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On December 8, 2018, China successfully launched Chang'e-4 probe with Long March No. 3 B carrier rocket at Xichang Satellite Launch Center, opening a new journey of lunar exploration. On January 3, 2019, after a 26-day orbital flight around the moon, Chang'e-4 successfully landed at the moon's Antarctic-Von Carmen crater, representing the first landing of all mankind on the back of the moon, and launched a lunar tour, which was a great trip to the moon.


China became the third country to land a probe on the Moon on Jan. 3. But, more importantly, it became the first to do so on the far side of the moon, often called the dark side. The ability to land on the far side of the moon is a technical achievement in its own right, one that neither Russia nor the United States has pursued.


The probe, Chang’e 4, is symbolic of the growth of the Chinese space program and the capabilities it has amassed, significant for China and for relations among the great power across the world. The consequences extend to the United States as the Trump administration considers global competition in space as well as the future of space exploration.


One of the major drivers of U.S. space policy historically has been competition with Russia particularly in the context of the Cold War. If China’s successes continue to accumulate, could the United States find itself engaged in a new space race?


This does not mean the Chinese were not concerned about the global power space efforts can generate. In 1992, they concluded that having a space station would be a major sign and source of prestige in the 21st century. As such, a human spaceflight program was re-established leading to the development of the Shenzhou spacecraft. The first Chinese astronaut, or taikonaut, Yang Liwei, was launched in 2003. In total, six Shenzhou missions have carried 12 taikonauts into low earth orbit, including two to China’s first space station, Tiangong-1.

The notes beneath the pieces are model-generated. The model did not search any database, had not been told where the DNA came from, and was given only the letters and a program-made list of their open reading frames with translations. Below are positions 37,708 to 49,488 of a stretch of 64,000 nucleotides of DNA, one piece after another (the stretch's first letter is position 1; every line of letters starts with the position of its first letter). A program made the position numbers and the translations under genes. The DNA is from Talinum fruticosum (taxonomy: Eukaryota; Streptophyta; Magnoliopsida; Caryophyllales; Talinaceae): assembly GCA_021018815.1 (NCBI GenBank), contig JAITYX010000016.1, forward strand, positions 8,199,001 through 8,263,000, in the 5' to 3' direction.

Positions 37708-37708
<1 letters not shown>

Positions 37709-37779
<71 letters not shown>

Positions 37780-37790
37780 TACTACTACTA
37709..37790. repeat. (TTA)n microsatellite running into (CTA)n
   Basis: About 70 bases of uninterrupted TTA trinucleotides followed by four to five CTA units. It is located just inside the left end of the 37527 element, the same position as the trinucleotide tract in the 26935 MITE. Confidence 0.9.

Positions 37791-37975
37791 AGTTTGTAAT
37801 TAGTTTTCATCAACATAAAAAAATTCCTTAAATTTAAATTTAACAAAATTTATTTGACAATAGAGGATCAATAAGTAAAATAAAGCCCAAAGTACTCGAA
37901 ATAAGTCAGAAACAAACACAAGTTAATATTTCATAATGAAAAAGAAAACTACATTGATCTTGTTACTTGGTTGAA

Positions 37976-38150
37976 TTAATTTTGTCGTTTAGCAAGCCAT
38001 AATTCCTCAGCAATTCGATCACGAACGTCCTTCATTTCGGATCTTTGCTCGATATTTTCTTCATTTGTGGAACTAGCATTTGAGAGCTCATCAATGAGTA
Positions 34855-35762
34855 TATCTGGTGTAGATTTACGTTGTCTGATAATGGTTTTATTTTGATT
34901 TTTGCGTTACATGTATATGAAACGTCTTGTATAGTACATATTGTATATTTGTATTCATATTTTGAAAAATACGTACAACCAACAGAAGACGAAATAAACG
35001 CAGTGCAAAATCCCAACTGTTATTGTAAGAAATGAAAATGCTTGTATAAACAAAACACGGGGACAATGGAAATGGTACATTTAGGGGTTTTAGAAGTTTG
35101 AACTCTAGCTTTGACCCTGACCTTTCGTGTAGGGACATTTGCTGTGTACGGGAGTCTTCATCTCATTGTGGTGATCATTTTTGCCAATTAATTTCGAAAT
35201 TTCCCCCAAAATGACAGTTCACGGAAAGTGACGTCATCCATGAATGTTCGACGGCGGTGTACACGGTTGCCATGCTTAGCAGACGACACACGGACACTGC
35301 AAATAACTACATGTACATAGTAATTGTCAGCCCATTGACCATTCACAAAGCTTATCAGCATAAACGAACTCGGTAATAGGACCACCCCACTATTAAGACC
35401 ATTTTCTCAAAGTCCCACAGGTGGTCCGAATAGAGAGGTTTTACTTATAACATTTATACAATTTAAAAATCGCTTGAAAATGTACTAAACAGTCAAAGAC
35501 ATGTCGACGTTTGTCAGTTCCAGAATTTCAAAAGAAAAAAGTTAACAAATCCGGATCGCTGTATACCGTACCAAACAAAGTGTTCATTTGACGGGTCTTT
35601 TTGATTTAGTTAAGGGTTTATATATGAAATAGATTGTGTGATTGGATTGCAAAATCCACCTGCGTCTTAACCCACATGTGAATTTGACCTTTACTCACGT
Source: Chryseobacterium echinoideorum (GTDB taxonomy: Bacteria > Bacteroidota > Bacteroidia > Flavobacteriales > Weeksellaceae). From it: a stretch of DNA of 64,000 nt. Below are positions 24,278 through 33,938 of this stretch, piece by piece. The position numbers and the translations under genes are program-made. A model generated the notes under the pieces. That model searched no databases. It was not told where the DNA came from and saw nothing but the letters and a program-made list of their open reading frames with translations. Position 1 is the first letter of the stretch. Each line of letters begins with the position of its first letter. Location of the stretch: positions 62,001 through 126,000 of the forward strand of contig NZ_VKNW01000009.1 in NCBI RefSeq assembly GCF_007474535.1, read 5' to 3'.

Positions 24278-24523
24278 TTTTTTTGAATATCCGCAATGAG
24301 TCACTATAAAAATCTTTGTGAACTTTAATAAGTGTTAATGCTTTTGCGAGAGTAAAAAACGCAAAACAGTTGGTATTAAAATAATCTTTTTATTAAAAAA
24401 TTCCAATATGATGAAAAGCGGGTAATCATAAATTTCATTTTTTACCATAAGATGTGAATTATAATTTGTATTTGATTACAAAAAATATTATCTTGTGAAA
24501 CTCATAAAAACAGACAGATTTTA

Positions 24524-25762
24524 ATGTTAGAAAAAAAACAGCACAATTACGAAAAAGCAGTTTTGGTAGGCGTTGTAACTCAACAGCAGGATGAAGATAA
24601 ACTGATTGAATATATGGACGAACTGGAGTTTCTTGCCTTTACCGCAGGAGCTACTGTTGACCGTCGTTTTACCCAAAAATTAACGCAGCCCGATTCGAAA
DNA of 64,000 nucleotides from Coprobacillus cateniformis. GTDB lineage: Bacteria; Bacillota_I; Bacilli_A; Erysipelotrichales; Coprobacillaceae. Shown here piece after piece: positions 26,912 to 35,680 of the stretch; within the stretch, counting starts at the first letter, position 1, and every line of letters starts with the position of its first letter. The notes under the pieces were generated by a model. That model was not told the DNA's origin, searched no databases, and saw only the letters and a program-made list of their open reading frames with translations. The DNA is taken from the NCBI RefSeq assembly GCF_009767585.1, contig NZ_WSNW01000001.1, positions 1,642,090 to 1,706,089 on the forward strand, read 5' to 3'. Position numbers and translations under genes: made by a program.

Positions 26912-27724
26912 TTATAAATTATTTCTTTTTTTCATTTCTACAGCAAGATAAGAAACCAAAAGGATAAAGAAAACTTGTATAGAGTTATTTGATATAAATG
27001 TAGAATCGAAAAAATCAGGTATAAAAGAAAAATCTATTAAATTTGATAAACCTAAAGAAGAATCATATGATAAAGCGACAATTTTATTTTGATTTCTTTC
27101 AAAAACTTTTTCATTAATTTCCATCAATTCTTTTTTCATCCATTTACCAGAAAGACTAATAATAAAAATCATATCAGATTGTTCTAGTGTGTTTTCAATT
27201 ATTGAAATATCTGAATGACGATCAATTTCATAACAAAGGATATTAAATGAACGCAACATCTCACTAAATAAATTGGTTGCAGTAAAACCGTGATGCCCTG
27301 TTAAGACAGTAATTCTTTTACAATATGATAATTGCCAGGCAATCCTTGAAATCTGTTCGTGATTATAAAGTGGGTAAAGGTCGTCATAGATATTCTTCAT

In addition to human spaceflight, the Chinese have also undertaken scientific missions like Chang’e 4. Its first lunar mission, Chang’e 1, orbited the moon in October 2007 and a rover landed on the moon in 2013. China’s future plans include a new space station, a lunar base and possible sample return missions from Mars.


A new space race?
The most notable feature of the Chinese space program, especially compared to the early American and Russian programs, is its slow and steady pace. Because of the secrecy that surrounds many aspects of the Chinese space program, its exact capabilities are unknown. However, the program is likely on par with its counterparts.


In terms of military applications, China has also demonstrated significant skills. In 2007, it undertook an anti-satellite test, launching a ground-based missile to destroy a failed weather satellite. While successful, the test created a cloud of orbital debris that continues to threaten other satellites. The movie “Gravity” illustrated the dangers space debris poses to both satellites and humans. In its 2018 report on the Chinese military, the Department of Defense reported that China’s military space program “continues to mature rapidly.”


Regardless, China’s abilities in space are growing to the extent that is reflected in popular culture. In Andy Weir’s 2011 novel “The Martian” and its later film version, NASA turns to China to help rescue its stranded astronaut. While competition can lead to advances in technology, as the first space race demonstrated, a greater global capacity for space exploration can also be beneficial not only for saving stranded astronauts but increasing knowledge about the universe where we all live. Even if China’s rise heralds a new space race, not all consequences will be negative.

无论如何,中国的太空实力正在增长,这在流行文化中得到了体现。在安迪·韦尔(Andy Weir) 2011年的小说《火星救援》(The Martian)及其后来的电影版中,美国国家航空航天局(NASA)向中国求助,以营救其受困的宇航员。正如第一次太空竞赛所表明的那样,竞争可以导致技术的进步,更大的全球空间探索能力也可能不仅有利于拯救受困的宇航员,还有助于增进对我们生活的宇宙的了解。即使中国的崛起预示着一场新的太空竞赛,也不是所有的结果都是负面的。